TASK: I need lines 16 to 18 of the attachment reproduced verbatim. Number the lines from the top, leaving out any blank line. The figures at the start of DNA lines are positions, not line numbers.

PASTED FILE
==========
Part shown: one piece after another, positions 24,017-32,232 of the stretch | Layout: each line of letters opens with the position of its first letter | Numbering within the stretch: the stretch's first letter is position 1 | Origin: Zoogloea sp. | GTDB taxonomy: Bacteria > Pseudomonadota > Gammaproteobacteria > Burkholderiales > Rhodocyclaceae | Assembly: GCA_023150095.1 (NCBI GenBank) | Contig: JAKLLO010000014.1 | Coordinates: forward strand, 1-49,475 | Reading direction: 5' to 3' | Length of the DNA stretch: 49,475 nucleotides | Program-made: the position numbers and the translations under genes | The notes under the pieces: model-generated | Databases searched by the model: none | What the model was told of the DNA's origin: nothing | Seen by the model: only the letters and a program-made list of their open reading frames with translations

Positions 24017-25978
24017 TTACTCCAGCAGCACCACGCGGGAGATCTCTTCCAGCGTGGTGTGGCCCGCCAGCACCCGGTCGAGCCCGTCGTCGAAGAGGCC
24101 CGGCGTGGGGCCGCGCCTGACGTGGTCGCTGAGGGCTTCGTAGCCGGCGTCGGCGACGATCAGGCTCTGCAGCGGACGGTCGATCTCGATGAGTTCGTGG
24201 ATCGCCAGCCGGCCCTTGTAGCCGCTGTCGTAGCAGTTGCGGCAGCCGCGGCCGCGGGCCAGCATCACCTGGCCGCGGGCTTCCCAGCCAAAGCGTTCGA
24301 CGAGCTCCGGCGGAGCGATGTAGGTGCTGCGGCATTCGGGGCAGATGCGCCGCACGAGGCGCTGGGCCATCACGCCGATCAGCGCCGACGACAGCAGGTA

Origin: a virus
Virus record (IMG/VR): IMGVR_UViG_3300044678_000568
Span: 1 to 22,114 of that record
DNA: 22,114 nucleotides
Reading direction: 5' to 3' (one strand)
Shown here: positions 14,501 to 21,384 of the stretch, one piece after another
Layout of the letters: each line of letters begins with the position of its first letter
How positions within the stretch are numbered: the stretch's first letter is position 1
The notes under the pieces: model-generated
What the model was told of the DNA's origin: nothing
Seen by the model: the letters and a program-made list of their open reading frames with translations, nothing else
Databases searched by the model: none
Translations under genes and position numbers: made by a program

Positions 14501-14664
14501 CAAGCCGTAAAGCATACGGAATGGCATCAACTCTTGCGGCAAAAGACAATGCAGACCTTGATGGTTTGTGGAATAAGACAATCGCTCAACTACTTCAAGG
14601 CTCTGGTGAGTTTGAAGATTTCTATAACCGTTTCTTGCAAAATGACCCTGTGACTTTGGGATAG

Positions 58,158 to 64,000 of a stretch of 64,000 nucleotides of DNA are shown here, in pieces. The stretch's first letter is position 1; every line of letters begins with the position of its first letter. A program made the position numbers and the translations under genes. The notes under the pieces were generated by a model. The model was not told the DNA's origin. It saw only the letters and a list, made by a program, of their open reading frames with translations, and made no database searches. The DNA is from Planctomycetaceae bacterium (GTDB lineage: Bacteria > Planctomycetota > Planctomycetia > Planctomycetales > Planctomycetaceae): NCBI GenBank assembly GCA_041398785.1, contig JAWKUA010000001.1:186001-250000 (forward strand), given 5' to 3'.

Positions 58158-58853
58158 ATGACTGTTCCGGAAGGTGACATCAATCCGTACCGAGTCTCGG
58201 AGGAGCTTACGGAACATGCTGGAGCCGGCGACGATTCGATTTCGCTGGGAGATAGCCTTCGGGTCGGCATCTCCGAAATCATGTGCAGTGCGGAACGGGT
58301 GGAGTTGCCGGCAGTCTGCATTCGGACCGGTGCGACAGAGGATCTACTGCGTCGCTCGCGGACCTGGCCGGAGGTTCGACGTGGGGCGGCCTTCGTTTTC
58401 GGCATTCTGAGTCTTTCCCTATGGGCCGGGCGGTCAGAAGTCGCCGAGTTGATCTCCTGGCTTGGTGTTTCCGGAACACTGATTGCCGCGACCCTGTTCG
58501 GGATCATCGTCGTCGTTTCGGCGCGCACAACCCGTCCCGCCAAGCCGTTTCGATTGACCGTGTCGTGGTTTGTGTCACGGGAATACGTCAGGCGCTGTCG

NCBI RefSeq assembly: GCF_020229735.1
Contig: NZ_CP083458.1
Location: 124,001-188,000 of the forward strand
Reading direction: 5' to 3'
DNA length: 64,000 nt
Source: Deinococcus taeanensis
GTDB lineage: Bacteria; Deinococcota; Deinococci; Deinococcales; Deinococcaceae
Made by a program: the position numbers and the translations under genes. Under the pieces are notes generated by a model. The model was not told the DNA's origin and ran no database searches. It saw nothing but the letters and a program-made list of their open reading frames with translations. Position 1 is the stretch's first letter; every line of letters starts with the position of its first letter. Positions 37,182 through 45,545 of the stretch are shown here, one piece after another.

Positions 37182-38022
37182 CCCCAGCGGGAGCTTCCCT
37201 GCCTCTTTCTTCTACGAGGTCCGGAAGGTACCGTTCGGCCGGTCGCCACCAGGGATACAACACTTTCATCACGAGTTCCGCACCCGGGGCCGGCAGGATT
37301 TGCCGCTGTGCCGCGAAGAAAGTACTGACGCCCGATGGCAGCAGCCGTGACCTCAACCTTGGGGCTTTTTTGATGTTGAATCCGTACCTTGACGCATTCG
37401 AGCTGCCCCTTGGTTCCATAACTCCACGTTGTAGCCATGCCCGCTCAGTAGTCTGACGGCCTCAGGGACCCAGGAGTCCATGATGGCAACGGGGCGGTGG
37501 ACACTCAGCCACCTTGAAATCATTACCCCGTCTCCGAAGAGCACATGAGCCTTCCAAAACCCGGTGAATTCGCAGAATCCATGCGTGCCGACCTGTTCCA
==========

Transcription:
What the model was told of the DNA's origin: nothing
Seen by the model: the letters and a program-made list of their open reading frames with translations, nothing else
Databases searched by the model: none